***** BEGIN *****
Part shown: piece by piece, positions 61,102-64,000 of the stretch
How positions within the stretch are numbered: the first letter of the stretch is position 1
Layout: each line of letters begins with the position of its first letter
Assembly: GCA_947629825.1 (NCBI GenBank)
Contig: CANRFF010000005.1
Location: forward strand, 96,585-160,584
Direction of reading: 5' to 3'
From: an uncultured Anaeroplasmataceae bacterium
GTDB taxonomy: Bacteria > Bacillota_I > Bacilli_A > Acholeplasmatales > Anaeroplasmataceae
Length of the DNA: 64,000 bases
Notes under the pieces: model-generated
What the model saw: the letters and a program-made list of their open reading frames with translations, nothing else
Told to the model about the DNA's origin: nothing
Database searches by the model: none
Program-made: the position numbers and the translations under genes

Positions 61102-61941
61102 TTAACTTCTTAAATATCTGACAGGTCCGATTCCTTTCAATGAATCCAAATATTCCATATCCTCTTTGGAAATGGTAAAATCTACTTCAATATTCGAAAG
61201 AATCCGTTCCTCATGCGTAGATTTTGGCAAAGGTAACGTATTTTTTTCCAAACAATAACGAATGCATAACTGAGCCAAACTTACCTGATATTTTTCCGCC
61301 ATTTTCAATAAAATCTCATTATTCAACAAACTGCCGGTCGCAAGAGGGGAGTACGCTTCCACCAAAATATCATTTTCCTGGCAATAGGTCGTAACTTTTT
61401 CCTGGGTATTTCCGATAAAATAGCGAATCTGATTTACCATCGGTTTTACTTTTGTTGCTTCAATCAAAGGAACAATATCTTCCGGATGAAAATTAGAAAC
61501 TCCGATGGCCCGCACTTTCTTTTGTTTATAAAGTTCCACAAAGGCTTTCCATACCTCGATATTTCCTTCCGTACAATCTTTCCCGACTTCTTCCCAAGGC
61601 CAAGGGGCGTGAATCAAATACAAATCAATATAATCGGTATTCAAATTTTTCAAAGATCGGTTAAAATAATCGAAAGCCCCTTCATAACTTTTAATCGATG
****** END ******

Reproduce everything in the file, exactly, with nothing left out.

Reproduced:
Part shown: piece by piece, positions 61,102-64,000 of the stretch
How positions within the stretch are numbered: the first letter of the stretch is position 1
Layout: each line of letters begins with the position of its first letter
Assembly: GCA_947629825.1 (NCBI GenBank)
Contig: CANRFF010000005.1
Location: forward strand, 96,585-160,584
Direction of reading: 5' to 3'
From: an uncultured Anaeroplasmataceae bacterium
GTDB taxonomy: Bacteria > Bacillota_I > Bacilli_A > Acholeplasmatales > Anaeroplasmataceae
Length of the DNA: 64,000 bases
Notes under the pieces: model-generated
What the model saw: the letters and a program-made list of their open reading frames with translations, nothing else
Told to the model about the DNA's origin: nothing
Database searches by the model: none
Program-made: the position numbers and the translations under genes

Positions 61102-61941
61102 TTAACTTCTTAAATATCTGACAGGTCCGATTCCTTTCAATGAATCCAAATATTCCATATCCTCTTTGGAAATGGTAAAATCTACTTCAATATTCGAAAG
61201 AATCCGTTCCTCATGCGTAGATTTTGGCAAAGGTAACGTATTTTTTTCCAAACAATAACGAATGCATAACTGAGCCAAACTTACCTGATATTTTTCCGCC
61301 ATTTTCAATAAAATCTCATTATTCAACAAACTGCCGGTCGCAAGAGGGGAGTACGCTTCCACCAAAATATCATTTTCCTGGCAATAGGTCGTAACTTTTT
61401 CCTGGGTATTTCCGATAAAATAGCGAATCTGATTTACCATCGGTTTTACTTTTGTTGCTTCAATCAAAGGAACAATATCTTCCGGATGAAAATTAGAAAC
61501 TCCGATGGCCCGCACTTTCTTTTGTTTATAAAGTTCCACAAAGGCTTTCCATACCTCGATATTTCCTTCCGTACAATCTTTCCCGACTTCTTCCCAAGGC
61601 CAAGGGGCGTGAATCAAATACAAATCAATATAATCGGTATTCAAATTTTTCAAAGATCGGTTAAAATAATCGAAAGCCCCTTCATAACTTTTAATCGATG